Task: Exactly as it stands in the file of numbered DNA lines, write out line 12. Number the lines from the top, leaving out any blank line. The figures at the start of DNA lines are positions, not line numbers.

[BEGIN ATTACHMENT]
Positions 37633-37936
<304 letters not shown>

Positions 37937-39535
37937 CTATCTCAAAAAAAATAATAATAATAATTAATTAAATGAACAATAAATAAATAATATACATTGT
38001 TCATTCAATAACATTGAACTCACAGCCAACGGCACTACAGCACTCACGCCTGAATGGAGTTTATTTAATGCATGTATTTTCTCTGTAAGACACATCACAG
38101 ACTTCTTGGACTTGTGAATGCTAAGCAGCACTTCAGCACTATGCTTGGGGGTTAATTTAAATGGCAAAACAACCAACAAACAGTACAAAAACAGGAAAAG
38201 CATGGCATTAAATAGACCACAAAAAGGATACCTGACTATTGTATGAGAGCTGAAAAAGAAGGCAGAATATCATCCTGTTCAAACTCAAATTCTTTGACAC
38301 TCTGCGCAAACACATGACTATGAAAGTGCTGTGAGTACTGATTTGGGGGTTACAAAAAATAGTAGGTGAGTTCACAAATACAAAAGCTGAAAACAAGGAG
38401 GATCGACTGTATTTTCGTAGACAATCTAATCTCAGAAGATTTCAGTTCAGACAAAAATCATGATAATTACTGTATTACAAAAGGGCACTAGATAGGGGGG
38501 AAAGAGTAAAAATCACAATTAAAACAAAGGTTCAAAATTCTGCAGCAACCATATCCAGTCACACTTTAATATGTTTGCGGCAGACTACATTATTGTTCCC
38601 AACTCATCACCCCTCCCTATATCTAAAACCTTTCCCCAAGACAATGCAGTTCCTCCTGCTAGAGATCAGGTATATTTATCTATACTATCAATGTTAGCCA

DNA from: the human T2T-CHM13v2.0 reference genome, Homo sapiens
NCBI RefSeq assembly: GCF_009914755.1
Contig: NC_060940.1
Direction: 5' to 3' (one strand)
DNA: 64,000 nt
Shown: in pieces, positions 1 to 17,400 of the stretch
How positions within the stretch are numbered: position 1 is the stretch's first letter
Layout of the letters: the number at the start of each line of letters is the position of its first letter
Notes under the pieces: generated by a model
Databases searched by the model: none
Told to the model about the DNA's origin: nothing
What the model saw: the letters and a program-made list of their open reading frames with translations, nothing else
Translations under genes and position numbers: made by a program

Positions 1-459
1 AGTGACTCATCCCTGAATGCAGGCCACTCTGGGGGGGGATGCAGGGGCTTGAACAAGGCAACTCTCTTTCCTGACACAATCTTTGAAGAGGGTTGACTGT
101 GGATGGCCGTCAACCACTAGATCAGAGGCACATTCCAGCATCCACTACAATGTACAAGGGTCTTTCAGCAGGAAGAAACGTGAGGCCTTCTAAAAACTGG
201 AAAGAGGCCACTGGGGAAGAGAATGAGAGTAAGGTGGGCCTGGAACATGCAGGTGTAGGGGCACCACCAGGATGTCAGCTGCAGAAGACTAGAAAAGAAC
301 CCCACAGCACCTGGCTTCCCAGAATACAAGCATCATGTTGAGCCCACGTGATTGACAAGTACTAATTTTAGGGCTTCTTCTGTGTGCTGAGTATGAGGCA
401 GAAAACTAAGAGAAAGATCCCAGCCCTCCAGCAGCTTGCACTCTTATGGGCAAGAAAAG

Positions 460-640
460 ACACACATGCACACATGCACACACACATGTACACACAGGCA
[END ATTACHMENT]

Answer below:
DNA from: the human T2T-CHM13v2.0 reference genome, Homo sapiens